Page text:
The 29-minute mini-documentary examined the education needs of students in rural school districts throughout California and the extraordinary challenges they face. It highlighted the impact of chronic absenteeism, a lack of internet service and barriers to going to college.
These barriers are similar to those in urban areas but get far less public attention. The mini-documentary, which drew on EdSource’s multimedia reporting on the topic, describes this education divide and the efforts underway to help students earn college degrees and other post-secondary credentials.
A notable feature of the project was that it called on students and teachers in rural areas to help shape the project as it was getting off the ground by sharing their experiences and ideas.
Judges praised the documentary “as doing an exemplary job of finding students, teachers and visuals to humanize these issues with depth.”
The mini-documentary was produced by videographer Jennifer Molina drawing on reporting by David Washburn, Carolyn Jones, Sydney Johnson and Larry Gordon. Anne Vasquez was the executive producer; Rose Ciotta, project editor and Denise Zapata, co-editor.
The full year-long project was a collaboration of many EdSource staffers including: Daniel Willis, Yuxuan Xie, Justin Allen, Andrew Reed, Lee Romney and photographer, Julie Leopo.
Leopo’s photo of a child riding on a school bus entitled, “The Long Bus Ride,” won first place in feature photography in the California News Publishers Association awards. The project won a total of six awards including video journalism-news for a segment on chronic absenteeism, interactive graphics, layout and design and public service.
The project also received support from the USC Annenberg Center for Health Journalism and from the Education Writers Association in the form of fellowships to Washburn.
In announcing the launch of the project in January 2019, EdSource asked our readers to help us tell about the needs of students and educators in rural areas. Many reached out to help us.
“California is a big place, and we are a small newsroom,” EdSource explained. “We need eyes and ears on the ground — students, parents, teachers, administrators and community members whose real experiences can help us make a difference.”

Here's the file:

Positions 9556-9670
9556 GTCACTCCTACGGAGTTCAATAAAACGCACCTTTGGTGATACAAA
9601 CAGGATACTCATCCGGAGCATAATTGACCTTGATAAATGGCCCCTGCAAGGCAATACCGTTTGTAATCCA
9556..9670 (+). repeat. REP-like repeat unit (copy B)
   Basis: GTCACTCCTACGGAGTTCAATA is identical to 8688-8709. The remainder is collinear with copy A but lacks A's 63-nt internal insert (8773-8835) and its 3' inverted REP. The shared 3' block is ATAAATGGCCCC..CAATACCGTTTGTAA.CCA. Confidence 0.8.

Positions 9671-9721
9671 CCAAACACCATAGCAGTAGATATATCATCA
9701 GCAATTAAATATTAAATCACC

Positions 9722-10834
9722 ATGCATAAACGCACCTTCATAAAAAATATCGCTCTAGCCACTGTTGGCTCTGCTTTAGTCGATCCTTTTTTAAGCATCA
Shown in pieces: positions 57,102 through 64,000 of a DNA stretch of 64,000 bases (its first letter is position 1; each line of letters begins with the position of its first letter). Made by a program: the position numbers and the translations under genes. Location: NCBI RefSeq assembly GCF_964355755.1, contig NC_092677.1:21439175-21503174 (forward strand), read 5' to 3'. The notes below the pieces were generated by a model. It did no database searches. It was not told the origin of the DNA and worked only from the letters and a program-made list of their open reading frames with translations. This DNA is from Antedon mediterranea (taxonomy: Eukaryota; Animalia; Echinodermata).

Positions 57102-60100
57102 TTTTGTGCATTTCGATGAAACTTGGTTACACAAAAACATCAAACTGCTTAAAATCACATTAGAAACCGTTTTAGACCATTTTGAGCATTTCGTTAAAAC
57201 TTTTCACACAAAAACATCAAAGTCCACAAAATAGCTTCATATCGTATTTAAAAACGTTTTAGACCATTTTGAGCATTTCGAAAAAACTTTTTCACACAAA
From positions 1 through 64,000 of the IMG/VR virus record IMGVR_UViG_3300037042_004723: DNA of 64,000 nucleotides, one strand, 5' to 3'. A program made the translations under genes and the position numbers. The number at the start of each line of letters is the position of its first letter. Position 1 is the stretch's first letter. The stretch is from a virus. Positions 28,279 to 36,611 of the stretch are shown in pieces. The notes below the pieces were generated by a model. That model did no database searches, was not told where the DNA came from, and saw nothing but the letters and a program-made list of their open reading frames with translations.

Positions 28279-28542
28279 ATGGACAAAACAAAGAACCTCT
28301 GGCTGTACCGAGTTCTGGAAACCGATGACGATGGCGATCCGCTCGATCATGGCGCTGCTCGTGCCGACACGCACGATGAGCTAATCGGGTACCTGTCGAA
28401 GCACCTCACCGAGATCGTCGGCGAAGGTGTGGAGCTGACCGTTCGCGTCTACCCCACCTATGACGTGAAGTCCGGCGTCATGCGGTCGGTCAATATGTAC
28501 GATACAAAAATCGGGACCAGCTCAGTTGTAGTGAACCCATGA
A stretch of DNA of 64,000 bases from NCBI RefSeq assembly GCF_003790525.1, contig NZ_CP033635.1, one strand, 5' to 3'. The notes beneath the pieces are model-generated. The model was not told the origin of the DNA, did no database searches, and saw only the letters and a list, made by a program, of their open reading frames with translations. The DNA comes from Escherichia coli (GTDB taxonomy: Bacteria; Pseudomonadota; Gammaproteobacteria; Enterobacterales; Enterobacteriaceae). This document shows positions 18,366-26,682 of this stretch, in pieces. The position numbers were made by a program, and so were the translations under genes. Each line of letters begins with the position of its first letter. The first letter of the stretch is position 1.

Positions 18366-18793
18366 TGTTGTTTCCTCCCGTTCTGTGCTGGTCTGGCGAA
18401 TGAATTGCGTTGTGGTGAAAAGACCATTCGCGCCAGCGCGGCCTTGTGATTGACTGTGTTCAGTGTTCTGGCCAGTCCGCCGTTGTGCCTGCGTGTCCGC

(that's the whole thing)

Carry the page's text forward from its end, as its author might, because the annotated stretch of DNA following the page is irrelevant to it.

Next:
The inspiration for the project came from examining data on chronic absenteeism and from Carl Cohn, the former Long Beach Unified superintendent who wrote a commentary for EdSource in which he described the dire needs of students in the state’s rural areas after visiting Modoc County in his position then as head of a new state agency, the California Collaborative for Educational Excellence.
“Right here in our own state we have places that we need to do a better job of listening to and showing up in if we’re going to come together around the rescue of all school children,” Cohn wrote.
Cohn recently launched a podcast series titled “Schools on the Frontlines” on how school districts are coping with the pandemic, including looking at the Victor Valley Union High School District in the High Desert in Southern California.
Within five days of school closure in March, Pajaro Valley Unified in Watsonville successfully implemented distance learning that included distributing 15,000 Chromebooks and 1,000 hot spots so that all 20,000 students had a device.
In this webinar, Supt. Michelle Rodriguez and Rolling Hills Middle School Principal Ivan Alcaraz speak to EdSource’s John Fensterwald about how the district has provided social and emotional supports to students and staff during this transition, their preparations for the fall and their plans to help the students farthest behind get a jump-start on the new year.
Click here to view the slide presentation and resources for this webinar.
While most school districts across the United States are providing students with educational resources, many have not been able to connect all their students to the internet and are still struggling to put attendance and grading policies in place, according to research from the Center on Reinventing Public Education.
“This is no time to lower expectations of students or teachers,” said Steven Wilson, a senior fellow with the center. “Time on task continues to matter enormously. Districts that bargain 2- or 3- or 4-hour days are basically abdicating their responsibility to educate. I really think it is quite shocking and disturbing.”